In 1988, the United States presidential election year, CBS commissioned 7 episodes of the TV sitcom, 'Coming of Age'. The original idea for 'Coming of Age' went on air in the 1987 season finale episode of 'The Golden Girls' which dealt with the 'Empty Nests Syndrome'. However 'Coming of Age' appeared "to have been born under an unlucky star." 

After 3 episodes, 'Coming of Age' was dropped from the Tuesday prime time lineup. The show finished the 1987-1988 season attracting only 9.6% of the 88.6 million American homes with TV sets. The remaining 4 episodes were shown in October and November 1988 sandwiched between 'Newhart' and 'Murphy Brown'. However another 8 episodes were ordered, with only 4 episodes went on air between June and July in 1989. 

Set in an Arizona retirement village, Paul Dooley played a retired airline pilot and Phyllis Newman played his wife. Phyllis told 'Daily News', "I have to admit that the term, 'retirement', bothered me. So many people think it means that once a certain birthday has passed, the life they led is no longer theirs for the living. But the show makes it clear that retiring from your job doesn't mean retiring from life."

On 'Coming of Age', "My husband on the show, Dick, played by Paul Dooley, had been an airline pilot and when he reached 60, company policy required him to retire. It wasn't anything he did." Phyllis observed, "And more people are living longer and many of the situations on the show are, or will be, familiar to our audience. While Ginny, my character, is more flexible about moving into the community, Dick resists everything at first.

"Women tend to adjust more easily to such situations. For a man, his work is often his identity: Dick could say, once, 'I'm a pilot'. He's no longer a pilot, but he can't quite accept that. Women don't usually identify so much with their professions. It’s up to Ginny to show him that there is and always was more to him than his job." Phyllis also made the observation, "One problem that sometimes occurs when men lose their jobs is that they also have a temporary loss of sexual performance. We deal with that on the show. Well, after seeing how we handle this, I can tell you no one will doubt that sex after 60, is not only possible but that it can still be very good."

Before 'Coming of Age', Phyllis was in New York taping for a daytime soap opera, "I was supposed to do just 5 episodes of 'One Life To Live'. I played Renee Devine, an ex-madame from Las Vegas who dressed to kill. The character just took off, and the producer wanted me to sign a contract. I didn't want to commit myself, so they kept having me come back. Then I was asked to come out (to Hollywood) and read for this show ('Coming of Age'). A lot of other women were reading for it. I had to read for everybody. The producers, Universal, CBS. Then back to NewYork, and I didn't have the part. When I didn't hear, I didn't think I had it. Then I was called back to read with Paul Dooley."

Paul Dooley recounted, "I just done a little bit of everything. What I like best about being an actor is the variety of going from film to television to stage to whatever it happens to be. I even enjoy doing radio. I do a lot of radio commercials because it's something I like a lot. I've been an actor 35 years (since 1953). To pay the rent I have been a nightclub comedian and a clown and a magician and a juggler. And I've worked in operas in non-singing roles.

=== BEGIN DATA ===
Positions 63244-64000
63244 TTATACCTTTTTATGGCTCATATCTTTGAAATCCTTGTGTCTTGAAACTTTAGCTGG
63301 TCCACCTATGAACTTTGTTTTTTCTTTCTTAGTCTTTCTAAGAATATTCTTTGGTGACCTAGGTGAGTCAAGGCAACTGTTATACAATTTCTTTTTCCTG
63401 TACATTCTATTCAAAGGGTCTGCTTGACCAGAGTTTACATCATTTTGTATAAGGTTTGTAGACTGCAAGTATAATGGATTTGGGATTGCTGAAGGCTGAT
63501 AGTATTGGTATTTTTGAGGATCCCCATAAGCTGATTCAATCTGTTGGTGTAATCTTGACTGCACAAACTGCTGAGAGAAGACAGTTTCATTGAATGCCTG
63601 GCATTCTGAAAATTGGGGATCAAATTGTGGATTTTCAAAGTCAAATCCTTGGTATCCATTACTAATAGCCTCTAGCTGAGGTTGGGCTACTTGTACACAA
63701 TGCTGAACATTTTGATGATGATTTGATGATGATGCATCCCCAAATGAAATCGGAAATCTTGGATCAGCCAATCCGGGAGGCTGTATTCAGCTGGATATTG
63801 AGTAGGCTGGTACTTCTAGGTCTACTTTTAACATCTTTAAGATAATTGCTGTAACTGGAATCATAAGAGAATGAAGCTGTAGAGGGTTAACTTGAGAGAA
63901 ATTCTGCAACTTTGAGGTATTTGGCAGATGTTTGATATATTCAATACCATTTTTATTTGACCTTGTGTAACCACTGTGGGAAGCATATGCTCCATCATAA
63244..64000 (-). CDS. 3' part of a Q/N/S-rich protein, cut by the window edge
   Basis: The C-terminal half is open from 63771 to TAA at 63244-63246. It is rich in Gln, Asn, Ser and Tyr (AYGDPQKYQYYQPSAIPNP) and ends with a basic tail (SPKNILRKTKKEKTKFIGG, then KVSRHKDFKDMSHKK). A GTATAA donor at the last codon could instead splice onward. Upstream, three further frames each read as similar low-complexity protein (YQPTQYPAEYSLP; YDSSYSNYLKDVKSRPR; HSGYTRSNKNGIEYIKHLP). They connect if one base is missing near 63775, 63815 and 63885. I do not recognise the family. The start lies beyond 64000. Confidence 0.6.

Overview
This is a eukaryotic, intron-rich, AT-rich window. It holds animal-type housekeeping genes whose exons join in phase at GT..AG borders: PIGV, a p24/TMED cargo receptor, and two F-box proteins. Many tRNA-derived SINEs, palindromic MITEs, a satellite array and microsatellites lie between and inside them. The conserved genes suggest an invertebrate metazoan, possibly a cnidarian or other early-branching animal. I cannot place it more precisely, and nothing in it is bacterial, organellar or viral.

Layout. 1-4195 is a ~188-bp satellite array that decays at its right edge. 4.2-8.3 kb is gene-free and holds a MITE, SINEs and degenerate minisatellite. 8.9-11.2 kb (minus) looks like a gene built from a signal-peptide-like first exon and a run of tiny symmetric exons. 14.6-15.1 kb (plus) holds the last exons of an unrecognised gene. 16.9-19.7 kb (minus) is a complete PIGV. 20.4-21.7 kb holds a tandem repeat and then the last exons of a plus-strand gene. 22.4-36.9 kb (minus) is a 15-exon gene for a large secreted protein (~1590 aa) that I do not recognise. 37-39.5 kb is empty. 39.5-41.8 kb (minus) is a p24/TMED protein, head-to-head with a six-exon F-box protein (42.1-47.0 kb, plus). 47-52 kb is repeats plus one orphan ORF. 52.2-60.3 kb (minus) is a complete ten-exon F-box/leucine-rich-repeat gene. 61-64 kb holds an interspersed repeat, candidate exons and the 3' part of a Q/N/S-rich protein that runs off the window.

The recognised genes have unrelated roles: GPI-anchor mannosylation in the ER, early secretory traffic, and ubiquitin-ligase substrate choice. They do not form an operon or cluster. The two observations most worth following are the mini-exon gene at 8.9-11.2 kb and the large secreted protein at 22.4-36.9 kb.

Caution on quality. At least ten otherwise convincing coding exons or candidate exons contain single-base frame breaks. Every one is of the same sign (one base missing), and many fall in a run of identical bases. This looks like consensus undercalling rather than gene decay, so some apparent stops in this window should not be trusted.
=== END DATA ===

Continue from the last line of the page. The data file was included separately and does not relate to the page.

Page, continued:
"And I dressed as a gorilla in front of supermarkets and sat in front of gas stations dressed in various uniforms and costumes and telling people they'd be getting free coupons or free lollipops if they come in and buy something." Paul said, "I've always lived in New York City . . . but I've also traveled around the country a lot. So I've done summer stock and off-Broadway, and I joined the improvisational theater Second City at one point in my career."   

On reflection, Phyllis made the comment, "I think that's true of most people in our business (show business). We tend not to think of retiring because we're always thinking of what we'll do next. If you have to be retired from a job, think of it as an opportunity to do something else. The key is to anticipate having something to do." Paul remarked, "It's funny. Here I am playing a guy who's winding down. In real life I've got a rejuvenation, a new family and a new job.

"In this ('Coming of Age') my character is retired, which is why he's unhappy. He complains about the heat of Arizona and the boredom of retirement. I find the character enjoyable. He has his frustrations, but he doesn't insult people. Most of my conflict is with Alan Young . . . My favorite thing in acting is to do more with less. And if I could do a role without any dialog, I'd be very happy. So I kind of like to play these people who are a little uptight and truncated and speak in monosyllables.

"The whole reason I wanted to do movies was to do silent pictures. Of course, the silents were long gone." Phyllis believed, "We have a lot of people, with a lot of experience, and a lot of wisdom gained over many years in the workplace, and this is a national treasure which we are, to a great extent, wasting. There must be a way for these people to continue to make their contributions." 'Coming of Age' was created by Emily Marshall.

Reporter Sell Groves made the point, "Change isn't about to happen. It's already happening." Phyllis added, "True. Somehow, we still think of grandmothers as white-haired ladies who, when they’re not cooking in big kitchens, are sitting in rocking chairs and knitting the family’s winter wardrobe. I haven’t seen a grandmother like that for years."

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